The Department of Energy and state-run Philippine National Oil Company-Exploration Corporation (PNOC-EC) have collaboratively called for greater inflow of investments in the country’s upstream petroleum sector if the Philippines would really have to cement its energy security pathway.
Nevertheless, for this goal to really advance, both government entities sounded off the need for resolution of legal challenges hamstringing investments in the sector – and that shall include a definitive decision on a pending case at the Supreme Court relating to the legal question raised by the Commission on Audit (CoA) on the income tax treatment of the royalty share of the contractor in the Malampaya gas field project.
As noted by Energy Undersecretary Felix William B. Fuentebella, the government has been making the upstream oil and gas industry enticing to investors, but he emphasized that it is the judiciary that will be the ultimate arbiter when it comes to the legal questions linked to policies on oil and gas exploration ventures in the country.
“We have to re-emphasize that everything goes together: legal, executive and judicial. We are pushing for the expansion of exploration areas. We are making it more attractive. At the end of the day, the judiciary will be the judge,” the energy official stressed.
PNOC-EC President and CEO Rozzano D. Briguez similarly stated that “there are legal challenges regarding the legal processes that we have,” and while he noted that the company has its sights on a good prospect, “what is preventing us are legal aspects with our laws and regulations.”
The major void that the country will need to fill up when it comes to its energy security agenda will be the resource gap that Malamapaya’s contract lapse in 2024 will spawn – because despite assessments that the field may still have residual gas production, the extension of the field’s Service Contract 38 had not been acted yet by the government.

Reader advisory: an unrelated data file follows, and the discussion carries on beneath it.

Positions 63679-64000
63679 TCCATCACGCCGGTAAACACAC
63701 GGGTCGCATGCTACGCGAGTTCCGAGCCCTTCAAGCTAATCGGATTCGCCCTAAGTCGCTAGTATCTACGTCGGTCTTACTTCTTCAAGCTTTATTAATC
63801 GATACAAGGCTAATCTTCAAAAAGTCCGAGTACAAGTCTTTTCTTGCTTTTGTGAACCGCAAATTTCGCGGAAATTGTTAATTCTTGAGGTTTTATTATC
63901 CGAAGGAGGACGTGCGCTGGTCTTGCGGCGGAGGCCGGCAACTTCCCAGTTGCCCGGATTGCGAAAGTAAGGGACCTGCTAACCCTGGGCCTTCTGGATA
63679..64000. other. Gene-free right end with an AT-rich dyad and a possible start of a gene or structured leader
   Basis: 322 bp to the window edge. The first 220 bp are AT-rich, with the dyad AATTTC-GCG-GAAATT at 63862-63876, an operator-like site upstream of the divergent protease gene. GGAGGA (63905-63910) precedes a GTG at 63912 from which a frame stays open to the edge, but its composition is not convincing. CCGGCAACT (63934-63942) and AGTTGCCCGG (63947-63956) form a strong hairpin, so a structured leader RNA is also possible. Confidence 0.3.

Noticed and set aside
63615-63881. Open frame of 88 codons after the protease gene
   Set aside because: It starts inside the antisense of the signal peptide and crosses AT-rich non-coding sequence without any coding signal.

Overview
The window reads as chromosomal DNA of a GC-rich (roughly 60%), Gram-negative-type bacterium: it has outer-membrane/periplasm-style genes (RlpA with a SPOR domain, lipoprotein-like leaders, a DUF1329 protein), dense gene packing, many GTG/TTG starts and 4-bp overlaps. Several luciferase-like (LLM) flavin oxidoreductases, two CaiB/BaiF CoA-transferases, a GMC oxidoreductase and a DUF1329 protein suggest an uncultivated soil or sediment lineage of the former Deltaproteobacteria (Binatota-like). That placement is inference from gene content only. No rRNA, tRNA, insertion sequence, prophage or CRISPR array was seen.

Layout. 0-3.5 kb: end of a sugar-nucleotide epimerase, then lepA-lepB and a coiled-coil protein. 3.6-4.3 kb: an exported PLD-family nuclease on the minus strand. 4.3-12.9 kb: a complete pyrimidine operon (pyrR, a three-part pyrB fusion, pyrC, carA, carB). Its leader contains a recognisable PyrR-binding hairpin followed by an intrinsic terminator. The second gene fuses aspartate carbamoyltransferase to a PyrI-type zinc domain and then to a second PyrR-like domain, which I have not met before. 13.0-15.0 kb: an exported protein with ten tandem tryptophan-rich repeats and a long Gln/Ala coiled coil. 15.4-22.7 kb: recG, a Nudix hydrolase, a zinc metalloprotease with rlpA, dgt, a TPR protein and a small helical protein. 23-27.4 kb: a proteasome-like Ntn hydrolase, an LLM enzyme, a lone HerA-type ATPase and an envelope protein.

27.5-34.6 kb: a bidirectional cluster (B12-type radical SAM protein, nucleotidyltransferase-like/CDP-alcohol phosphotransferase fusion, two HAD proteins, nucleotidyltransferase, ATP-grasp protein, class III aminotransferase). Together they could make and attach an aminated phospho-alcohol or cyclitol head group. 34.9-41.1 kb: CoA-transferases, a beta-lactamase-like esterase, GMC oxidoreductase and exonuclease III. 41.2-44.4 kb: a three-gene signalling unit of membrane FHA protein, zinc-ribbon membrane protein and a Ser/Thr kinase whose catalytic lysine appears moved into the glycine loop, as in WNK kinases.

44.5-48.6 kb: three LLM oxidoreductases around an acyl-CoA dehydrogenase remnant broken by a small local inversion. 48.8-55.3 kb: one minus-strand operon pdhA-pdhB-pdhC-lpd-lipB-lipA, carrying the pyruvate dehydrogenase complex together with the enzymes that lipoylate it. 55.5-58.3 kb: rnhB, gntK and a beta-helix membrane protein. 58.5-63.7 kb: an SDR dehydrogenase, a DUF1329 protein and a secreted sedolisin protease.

The license extension application is still pending at the DOE and evaluations of document-submissions are still carried out at the level of the department’s technical working group.
That commercially producing gas field is the biggest single source of fuel for 3,211 megawatts of gas-fed capacity in the country today – and it’s a strategic role that Malampaya has been performing since the start of its commercial production in 2001.
Within that two-decade stretch of commercial production, Malampaya so far yielded roughly US$12 billion revenues to the Philippine coffers – via remittance to the Bureau of the Treasury, as well as taxes paid with the national government.
That was on top of the royalty share cornered also by state-run PNOC-EC as minority shareholder in the Malampaya consortium – and its earnings from the project had likewise been the major source of dividends it has been remitting to the national treasury.